When do noncommercial stations stray from permissible acknowledgment of those local businesses that provide funding for its operations to impermissible commercials?  That question was addressed in a Notice of Apparent Liability issued by the FCC’s Enforcement Bureau on Thursday, proposing a $15,000 fine for a low power FM station whose underwriting announcements were deemed too commercial.  The decision, which includes examples of the announcements deemed problematic, is must-reading for all noncommercial licensees who want to avoid fines from the FCC in connection with their underwriting acknowledgements for commercial entities.

The decision breaks down into four categories the reasons for finding the announcements in this case to be too promotional.  The first category is one that often arises in connection with these announcements – the underwriting announcement uses terms that make qualitative claims about the sponsor.  You can’t talk about a commercial sponsor being voted the “best” or being the “most experienced.”  Talking about mechanics who are “experts” in working on certain cars, or decorators who have “an exceptional eye for the perfect arrangement” are all examples of announcements that cross the line.  In this case, some of the examples of impermissible qualitative claims include a car repair shop with “certified master technicians” who use “state of the art equipment.”  Another was for a new real estate company that was characterized as being “one of the fastest growing real estate companies in the country” having “23 agents and a combined experience of over 300 years” and being a “national company with a local flair” having “recruited some of the most well-known agents.”  Another for a computer repair company was perhaps closer to the line but still was deemed too promotional, saying “don’t waste your time when you have a professional nerd to help make your life run easier” and “we’re not your average nerds.”  In some cases, like the last one, had it been the only identified issue, the FCC may have just determined that it was an exercise of licensee judgement about what was too promotional and let it go.  But in a case like this one, with so many other issues, it was identified as being a problem. Continue Reading $15,000 FCC Fine Proposed for Underwriting Announcements that Were Too Commercial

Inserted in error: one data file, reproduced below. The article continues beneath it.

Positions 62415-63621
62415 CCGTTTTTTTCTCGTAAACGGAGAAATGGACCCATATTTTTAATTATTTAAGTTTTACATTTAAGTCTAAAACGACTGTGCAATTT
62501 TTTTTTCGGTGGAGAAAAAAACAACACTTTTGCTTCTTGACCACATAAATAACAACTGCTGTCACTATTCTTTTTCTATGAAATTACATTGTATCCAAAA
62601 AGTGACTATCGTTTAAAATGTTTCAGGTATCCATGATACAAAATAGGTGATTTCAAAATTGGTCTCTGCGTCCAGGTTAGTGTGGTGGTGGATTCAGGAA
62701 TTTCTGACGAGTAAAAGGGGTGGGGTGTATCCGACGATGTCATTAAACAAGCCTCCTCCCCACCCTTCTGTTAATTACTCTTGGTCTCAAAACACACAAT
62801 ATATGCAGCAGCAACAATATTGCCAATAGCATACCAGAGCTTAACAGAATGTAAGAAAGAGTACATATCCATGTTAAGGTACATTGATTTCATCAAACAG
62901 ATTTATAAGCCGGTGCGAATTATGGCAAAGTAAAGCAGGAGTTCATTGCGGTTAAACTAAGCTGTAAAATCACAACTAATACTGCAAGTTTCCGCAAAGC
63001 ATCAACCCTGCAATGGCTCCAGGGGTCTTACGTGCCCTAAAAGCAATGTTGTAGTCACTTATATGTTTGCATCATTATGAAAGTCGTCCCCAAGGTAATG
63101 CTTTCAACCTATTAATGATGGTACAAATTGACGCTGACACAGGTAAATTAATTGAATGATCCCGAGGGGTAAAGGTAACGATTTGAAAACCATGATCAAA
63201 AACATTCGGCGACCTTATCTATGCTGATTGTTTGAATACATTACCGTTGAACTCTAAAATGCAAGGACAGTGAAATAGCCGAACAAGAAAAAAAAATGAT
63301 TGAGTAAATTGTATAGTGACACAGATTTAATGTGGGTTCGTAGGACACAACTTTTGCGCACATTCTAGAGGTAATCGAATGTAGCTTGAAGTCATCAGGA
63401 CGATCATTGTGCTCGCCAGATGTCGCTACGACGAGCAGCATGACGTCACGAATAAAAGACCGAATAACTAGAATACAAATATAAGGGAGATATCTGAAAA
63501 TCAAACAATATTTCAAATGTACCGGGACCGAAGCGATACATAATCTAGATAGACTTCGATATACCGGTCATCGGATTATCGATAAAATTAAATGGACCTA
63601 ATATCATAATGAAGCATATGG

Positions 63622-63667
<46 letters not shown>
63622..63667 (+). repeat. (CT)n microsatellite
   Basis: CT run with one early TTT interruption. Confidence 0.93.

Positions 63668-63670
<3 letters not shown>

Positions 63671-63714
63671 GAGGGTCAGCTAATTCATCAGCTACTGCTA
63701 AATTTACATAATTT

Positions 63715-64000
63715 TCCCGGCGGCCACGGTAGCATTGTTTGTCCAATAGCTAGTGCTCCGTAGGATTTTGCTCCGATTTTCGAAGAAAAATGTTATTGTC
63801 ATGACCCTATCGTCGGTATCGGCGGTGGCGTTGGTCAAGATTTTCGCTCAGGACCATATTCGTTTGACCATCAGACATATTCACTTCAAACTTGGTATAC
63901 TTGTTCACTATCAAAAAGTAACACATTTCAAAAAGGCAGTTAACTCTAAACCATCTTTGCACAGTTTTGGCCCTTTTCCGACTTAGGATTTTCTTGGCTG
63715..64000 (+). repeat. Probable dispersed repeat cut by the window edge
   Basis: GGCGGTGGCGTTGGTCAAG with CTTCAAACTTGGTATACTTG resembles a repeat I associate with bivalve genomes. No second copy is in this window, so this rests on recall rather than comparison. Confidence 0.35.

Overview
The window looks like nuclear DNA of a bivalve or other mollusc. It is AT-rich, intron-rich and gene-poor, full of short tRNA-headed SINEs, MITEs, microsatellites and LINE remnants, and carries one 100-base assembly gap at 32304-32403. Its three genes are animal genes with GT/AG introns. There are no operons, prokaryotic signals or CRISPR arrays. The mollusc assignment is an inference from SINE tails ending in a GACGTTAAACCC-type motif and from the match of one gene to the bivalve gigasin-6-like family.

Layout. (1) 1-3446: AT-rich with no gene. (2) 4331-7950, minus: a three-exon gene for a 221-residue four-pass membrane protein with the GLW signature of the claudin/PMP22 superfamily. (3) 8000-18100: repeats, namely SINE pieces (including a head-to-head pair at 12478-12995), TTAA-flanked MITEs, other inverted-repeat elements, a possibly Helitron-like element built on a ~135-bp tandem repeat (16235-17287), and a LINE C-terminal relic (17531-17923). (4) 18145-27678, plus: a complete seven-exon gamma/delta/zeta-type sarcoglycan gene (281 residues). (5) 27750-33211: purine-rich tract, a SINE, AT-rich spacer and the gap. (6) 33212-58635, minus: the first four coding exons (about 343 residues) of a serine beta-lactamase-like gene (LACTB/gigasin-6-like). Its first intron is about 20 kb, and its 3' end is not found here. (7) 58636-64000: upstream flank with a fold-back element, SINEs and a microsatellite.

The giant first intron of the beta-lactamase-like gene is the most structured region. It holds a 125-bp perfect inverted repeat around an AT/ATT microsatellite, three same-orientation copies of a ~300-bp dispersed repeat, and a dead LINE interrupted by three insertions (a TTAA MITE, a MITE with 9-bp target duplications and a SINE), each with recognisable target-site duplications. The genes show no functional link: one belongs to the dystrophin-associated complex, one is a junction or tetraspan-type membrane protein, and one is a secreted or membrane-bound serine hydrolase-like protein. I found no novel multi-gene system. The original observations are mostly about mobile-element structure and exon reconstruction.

Here are some of the FCC actions of the last week of significance to broadcasters, with links to where you can go to find more information as to how these actions may affect your operations.

  • The FCC’s Enforcement Bureau entered into negotiated settlements with two Boston-area pirate radio operators who admitted to illegal operations and agreed to pay civil fines, to dispose of their broadcast equipment and to not commit—or help anyone else commit—acts of radio piracy for twenty years. In one case, the FCC last year initially proposed a fine of $151,005 fine for the illegal operation.  After examining the operator’s finances, the Bureau agreed to a $4,000 fine now, with a penalty of $75,000 should the operator violate the law again (Radio Concorde).  In the second case, the FCC had proposed a $453,015 fine last year, but agreed to take $5,000 now, with penalty of $225,000 if the operator violates the terms of the consent decree (Radio TeleBoston Consent Decree).  Last year, we wrote on the Broadcast Law Blog about the fines initially proposed for these two operators.
  • The Enforcement Bureau also issued a Notice of Apparent Liability for $15,000 to an LPFM licensee for violating FCC rules prohibiting non-commercial educational broadcast stations from airing commercial advertisements. The Bureau alleges that more than 1,600 advertisements improperly promoted the products, services, or businesses of at least 14 financial contributors.  The Bureau said the announcements were “clearly promotional” by referring to qualitative claims about the underwriters and their products, by providing price information or an overly extensive list of the products or services provided by the companies, or by providing underwriting acknowledgments that were more than 30 seconds long. Noncommercial licensees looking to make sure their announcements comply with FCC rules should read the full FCC decision, which includes the text of the prohibited announcements.  (Notice of Apparent Liability).  Look for more on this decision next week in the Broadcast Law Blog.